The Sages ordained that bedikat ĥametz be performed by candlelight, because candlelight is focused and effective for searching. During the day, the light of the sun detracts from the brightness of the candle, and it is difficult for the eye to focus on its weak light. Therefore, the Sages ordained searching at night, because at night candlelight is more brilliant and does a good job of illuminating holes and crevices, where the essence of the search is carried out.
One may not search for ĥametz by torchlight, i.e., with a candle that has two or more separate wicks. There are several reasons for this, the main one being that the large flame will cause the searcher to worry about burning something, and as a result not be able to concentrate on the search. If one erred and searched by torchlight, he did not fulfill his obligation. Additionally, one may not search by the light of an oil lamp, because the fear of spilling oil and staining his belongings will deter him from maneuvering the lamp into narrow spaces to get a good look at cracks and crevices. Likewise, one should not use a paraffin candle for bedikat ĥametz. Therefore, the widespread custom is to prefer wax candles, because they do not drip excessively (SA and MB 433:2).
In principle, it is permissible to use a flashlight for bedikat ĥametz; the Sages ordained using a candle because its light is focused, and the light of a flashlight is focused. Moreover, a flashlight has an advantage in that one need not worry about burning things or spilling wax and oil, and if it is a good flashlight, its light is stronger and more focused than a candle’s. Nonetheless, some people are strict and do not search with a flashlight because the Sages derived from Scriptural verses that the search for ĥametz should be performed with a candle (Pesaĥim 7b). Yet a flashlight can also be considered a kind of candle, for the filament is like the flame and the battery is like the oil (She’arim Metzuyanim Be-halakha 111:4).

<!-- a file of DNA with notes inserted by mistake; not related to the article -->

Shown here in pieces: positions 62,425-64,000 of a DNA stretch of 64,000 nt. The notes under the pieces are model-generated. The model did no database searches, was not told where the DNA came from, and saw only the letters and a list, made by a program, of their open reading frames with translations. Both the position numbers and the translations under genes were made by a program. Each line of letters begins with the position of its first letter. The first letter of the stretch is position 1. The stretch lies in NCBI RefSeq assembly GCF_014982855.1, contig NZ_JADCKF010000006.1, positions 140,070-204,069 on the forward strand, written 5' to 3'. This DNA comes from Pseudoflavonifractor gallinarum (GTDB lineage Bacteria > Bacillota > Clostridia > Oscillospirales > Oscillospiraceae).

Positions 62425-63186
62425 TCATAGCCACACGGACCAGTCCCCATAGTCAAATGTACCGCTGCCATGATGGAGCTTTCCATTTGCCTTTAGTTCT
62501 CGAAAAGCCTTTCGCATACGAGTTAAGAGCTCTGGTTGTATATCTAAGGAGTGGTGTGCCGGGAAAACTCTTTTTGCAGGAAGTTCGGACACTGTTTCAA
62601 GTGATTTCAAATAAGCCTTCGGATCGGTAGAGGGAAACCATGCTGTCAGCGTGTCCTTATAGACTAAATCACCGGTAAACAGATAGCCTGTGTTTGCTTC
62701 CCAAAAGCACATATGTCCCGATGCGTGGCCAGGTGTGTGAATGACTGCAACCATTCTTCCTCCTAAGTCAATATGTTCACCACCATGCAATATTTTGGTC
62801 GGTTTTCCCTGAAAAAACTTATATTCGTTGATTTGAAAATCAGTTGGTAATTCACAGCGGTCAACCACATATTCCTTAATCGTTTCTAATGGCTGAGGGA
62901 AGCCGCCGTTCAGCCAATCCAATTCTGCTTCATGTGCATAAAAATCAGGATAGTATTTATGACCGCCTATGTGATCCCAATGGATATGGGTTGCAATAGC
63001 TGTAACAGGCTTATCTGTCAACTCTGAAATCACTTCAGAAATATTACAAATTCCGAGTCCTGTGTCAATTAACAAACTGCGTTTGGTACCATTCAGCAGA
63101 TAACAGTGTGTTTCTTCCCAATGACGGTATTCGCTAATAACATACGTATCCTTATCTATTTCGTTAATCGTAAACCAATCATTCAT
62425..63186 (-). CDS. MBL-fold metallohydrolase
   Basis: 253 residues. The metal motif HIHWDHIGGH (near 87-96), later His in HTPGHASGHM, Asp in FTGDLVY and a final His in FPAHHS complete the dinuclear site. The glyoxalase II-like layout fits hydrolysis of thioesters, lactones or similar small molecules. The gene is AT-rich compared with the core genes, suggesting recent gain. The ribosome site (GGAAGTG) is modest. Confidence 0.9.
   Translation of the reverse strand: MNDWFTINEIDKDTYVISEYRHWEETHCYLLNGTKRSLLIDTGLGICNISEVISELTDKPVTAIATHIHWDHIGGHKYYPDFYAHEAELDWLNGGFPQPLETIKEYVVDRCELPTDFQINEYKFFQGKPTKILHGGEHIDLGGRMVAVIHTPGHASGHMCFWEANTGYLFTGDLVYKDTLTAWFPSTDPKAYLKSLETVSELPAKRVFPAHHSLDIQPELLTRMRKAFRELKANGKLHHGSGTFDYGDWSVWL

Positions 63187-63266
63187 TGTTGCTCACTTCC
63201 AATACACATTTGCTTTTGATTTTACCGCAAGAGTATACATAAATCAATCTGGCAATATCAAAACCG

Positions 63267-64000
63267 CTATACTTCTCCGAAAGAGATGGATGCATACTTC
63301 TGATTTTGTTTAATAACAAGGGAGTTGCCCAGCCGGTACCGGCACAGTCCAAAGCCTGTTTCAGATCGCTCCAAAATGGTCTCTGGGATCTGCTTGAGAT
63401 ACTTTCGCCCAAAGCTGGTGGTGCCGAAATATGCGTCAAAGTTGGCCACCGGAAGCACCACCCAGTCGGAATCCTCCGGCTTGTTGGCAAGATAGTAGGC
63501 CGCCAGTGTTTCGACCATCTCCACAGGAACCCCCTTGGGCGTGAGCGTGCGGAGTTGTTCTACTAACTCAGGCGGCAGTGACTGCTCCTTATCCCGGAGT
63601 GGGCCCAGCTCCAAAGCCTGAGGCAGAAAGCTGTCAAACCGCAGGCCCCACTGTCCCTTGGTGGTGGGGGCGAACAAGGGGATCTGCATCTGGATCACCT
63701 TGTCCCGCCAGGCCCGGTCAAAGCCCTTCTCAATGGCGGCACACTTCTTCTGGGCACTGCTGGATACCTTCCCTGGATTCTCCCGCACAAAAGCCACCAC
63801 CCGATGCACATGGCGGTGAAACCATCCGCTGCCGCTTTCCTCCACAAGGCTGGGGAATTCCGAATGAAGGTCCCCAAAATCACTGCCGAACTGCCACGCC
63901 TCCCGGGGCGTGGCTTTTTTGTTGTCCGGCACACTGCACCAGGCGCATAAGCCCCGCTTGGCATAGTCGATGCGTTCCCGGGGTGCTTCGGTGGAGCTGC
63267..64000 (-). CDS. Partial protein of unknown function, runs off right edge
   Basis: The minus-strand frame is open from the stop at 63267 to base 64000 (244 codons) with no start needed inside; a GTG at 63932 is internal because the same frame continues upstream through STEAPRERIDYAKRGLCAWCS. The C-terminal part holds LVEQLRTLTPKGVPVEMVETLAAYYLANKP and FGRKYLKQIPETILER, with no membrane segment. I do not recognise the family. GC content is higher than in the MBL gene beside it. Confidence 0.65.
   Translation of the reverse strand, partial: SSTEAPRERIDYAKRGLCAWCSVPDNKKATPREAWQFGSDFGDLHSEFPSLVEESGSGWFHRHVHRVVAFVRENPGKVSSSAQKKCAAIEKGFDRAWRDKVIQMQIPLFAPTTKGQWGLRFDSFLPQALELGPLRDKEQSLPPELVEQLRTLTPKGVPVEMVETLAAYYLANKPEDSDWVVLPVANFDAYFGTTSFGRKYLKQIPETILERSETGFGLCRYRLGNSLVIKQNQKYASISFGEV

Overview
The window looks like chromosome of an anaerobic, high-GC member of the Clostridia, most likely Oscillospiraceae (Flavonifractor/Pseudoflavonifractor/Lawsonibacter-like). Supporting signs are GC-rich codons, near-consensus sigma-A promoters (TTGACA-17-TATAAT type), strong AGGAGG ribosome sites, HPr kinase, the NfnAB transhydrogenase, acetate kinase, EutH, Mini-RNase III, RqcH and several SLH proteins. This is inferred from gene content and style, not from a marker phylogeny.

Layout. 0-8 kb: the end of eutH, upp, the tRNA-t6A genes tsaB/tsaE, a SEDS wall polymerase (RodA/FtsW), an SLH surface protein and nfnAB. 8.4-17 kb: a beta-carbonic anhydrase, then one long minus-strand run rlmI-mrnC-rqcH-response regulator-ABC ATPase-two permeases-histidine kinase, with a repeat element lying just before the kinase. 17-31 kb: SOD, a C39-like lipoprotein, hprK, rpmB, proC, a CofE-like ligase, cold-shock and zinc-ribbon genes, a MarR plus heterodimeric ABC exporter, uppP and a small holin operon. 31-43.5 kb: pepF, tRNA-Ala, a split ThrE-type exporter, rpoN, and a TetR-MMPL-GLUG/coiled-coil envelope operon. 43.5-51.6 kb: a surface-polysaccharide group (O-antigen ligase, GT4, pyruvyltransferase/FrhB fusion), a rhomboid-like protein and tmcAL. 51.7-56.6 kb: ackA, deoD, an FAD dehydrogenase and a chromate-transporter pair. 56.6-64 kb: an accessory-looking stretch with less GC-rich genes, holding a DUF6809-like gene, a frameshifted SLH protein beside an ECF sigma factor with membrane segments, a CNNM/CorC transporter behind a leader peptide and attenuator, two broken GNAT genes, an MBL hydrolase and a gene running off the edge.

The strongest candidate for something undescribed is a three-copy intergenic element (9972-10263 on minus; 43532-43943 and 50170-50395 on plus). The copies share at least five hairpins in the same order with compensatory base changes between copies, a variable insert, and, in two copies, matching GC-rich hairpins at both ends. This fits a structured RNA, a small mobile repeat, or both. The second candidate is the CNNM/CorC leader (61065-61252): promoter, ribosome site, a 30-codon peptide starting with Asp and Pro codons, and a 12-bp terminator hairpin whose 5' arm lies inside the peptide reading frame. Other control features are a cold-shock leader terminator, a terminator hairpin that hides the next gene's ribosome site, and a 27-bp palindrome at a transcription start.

In practice, the prevailing custom is to search by candlelight, in keeping with the practice of the Sages. However, one who wishes to search with a flashlight may do so with a berakha, and in places where the searcher is concerned that the candle will cause a fire, it is preferable to search with a flashlight (see Sidur Pesaĥ Ke-hilkhato 13:10; Yeĥaveh Da’at 1:4).